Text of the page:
Press Releases

WASHINGTON, D.C. – U.S. Senator Dean Heller (R-NV) today applauded the U.S. Senate Committee on Energy and Natural Resources for unanimously passing the Good Samaritan Search and Recovery Act, legislation Heller introduced to speed access to public lands so accredited volunteer search groups can conduct searches for missing persons.

Currently, the Department of the Interior and the Department of Agriculture, the federal agencies that have jurisdiction over public lands, must grant permits to Good Samaritan organizations who apply to conduct search missions on public lands. In several cases, the permitting process has taken as long as a year.

The Good Samaritan Search and Recovery Act accelerates the Good Samaritan permit approval process by requiring the Secretary of the Interior and Secretary of Agriculture to issue permits to search and rescue groups for their recovery missions within 48 hours of application. The legislation also waives the federal government from liability and does not require Good Samaritans to purchase liability insurance as a condition of approval. Additionally, the legislation requires the federal agencies to develop a plan to establish partnerships with search and recovery organizations in order to better coordinate search missions.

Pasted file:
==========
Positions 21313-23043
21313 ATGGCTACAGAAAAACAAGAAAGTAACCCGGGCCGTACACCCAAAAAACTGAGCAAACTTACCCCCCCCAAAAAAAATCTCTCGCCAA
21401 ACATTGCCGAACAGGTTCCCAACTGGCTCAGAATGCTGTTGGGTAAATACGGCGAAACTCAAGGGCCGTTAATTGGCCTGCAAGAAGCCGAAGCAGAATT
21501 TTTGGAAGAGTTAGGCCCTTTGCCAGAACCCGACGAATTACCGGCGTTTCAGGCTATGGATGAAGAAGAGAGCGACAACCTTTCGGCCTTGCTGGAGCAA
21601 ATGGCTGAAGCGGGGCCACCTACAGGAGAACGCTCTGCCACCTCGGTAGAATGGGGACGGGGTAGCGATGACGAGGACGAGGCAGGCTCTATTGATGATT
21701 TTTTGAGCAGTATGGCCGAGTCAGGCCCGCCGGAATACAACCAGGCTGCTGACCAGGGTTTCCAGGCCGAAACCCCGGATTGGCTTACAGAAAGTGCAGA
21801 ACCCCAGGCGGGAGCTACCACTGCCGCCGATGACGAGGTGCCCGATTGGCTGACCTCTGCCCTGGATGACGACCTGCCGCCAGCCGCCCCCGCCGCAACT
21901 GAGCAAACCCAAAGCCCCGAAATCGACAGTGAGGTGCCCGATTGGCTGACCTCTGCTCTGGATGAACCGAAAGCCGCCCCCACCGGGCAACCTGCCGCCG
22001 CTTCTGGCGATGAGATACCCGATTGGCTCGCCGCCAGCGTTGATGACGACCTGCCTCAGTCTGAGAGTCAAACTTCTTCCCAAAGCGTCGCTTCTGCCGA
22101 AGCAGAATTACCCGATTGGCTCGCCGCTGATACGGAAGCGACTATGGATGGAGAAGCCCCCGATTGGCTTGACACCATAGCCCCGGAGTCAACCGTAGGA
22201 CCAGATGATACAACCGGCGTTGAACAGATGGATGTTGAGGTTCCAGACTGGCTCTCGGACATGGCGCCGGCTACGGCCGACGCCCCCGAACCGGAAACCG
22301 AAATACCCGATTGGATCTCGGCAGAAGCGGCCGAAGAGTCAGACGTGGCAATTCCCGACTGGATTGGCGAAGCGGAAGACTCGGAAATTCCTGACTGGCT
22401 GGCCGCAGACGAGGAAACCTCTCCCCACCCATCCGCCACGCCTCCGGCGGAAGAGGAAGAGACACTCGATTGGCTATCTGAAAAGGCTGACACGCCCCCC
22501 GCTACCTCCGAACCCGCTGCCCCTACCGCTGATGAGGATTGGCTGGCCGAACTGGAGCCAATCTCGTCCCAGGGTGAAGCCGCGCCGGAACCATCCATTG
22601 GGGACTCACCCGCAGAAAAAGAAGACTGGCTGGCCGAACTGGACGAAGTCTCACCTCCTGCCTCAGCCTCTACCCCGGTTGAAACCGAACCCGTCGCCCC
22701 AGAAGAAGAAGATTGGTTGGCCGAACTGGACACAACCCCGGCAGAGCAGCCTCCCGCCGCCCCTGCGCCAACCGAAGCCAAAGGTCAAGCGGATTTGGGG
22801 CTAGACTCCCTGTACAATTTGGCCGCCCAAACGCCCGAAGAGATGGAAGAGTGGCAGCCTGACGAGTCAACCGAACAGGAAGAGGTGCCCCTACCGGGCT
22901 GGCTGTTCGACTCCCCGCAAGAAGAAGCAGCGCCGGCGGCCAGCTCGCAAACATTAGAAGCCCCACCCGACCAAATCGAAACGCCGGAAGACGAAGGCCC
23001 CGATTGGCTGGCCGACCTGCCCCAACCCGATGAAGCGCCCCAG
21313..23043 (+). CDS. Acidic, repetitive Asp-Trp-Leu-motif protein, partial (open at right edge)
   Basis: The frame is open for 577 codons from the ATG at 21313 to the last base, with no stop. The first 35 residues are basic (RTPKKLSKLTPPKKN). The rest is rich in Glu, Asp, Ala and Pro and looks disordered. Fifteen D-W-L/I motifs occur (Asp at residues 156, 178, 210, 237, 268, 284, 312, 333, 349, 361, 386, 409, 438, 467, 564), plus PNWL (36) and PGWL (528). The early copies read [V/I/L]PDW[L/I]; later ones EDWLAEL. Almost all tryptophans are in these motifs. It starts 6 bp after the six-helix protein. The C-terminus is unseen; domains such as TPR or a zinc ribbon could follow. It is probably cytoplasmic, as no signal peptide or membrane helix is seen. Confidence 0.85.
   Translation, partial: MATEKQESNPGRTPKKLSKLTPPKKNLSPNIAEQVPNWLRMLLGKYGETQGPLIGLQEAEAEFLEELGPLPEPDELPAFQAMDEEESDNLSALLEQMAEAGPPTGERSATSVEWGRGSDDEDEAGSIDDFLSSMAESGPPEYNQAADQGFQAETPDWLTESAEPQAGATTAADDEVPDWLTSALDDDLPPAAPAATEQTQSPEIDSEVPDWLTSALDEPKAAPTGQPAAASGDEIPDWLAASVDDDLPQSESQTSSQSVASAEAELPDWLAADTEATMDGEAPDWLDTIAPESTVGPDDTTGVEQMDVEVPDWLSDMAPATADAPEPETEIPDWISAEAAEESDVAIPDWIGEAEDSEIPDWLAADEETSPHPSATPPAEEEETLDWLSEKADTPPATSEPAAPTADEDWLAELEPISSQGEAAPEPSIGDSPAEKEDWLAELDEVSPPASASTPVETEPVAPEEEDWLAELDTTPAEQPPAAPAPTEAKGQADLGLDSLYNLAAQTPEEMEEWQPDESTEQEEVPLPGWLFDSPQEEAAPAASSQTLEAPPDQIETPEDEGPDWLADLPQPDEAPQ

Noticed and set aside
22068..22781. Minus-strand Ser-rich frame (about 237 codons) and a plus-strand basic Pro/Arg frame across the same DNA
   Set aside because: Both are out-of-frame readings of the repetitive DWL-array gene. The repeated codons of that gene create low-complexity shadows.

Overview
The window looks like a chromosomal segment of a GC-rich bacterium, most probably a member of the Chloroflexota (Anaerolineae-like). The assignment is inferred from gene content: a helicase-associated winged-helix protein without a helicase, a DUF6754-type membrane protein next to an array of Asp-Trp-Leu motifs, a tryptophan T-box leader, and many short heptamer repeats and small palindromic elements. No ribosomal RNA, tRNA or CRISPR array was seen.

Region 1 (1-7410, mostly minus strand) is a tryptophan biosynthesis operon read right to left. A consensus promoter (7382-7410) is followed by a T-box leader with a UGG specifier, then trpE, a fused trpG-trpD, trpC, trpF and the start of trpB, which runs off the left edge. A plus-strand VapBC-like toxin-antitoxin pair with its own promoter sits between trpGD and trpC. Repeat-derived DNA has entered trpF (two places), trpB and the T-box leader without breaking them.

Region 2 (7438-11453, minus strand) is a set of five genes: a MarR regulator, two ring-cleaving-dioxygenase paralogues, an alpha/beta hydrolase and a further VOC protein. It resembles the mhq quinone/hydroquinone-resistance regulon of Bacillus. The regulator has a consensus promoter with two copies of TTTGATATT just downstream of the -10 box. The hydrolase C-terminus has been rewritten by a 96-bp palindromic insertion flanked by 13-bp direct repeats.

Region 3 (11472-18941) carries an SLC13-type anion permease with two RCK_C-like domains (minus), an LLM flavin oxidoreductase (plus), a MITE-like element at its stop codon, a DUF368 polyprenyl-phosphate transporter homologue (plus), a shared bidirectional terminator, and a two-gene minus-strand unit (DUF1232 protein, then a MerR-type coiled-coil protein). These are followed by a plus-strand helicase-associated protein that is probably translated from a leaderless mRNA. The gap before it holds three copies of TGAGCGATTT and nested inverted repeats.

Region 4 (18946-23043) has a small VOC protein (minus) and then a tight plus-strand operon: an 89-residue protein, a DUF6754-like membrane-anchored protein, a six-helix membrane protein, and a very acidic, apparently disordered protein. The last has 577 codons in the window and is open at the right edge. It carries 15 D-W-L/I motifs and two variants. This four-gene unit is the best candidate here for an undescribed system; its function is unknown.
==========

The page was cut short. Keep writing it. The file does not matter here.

“No family should have to wait on the federal government when it comes to searching for a missing loved one on public lands. In these difficult situations time is of the essence for search and rescue teams. That’s why I’m pleased the Senate Energy and Natural Resources Committee approved my bill to speed up volunteers’ access to public lands so Good Samaritans can get right to work,” said Heller. “The Good Samaritan Search and Recovery Act is a commonsense bill that highlights the need for an all-hands-on-deck approach to either uniting missing individuals with their families or providing the closure that so many families need. I look forward to working with my Senate colleagues to bring the Good Samaritan Search and Recovery Act to the floor and signed into law.”

Heller initially introduced the legislation during the 113th Congress following the discovery of the bodies of Keith Goldberg and Air Force Staff Sergeant Antonio Tucker in the Lake Mead Recreation Area by Good Samaritan search and rescue teams. In both cases, the volunteer search teams had to wait nearly one year to obtain the proper permits and insurance before conducting their searches.

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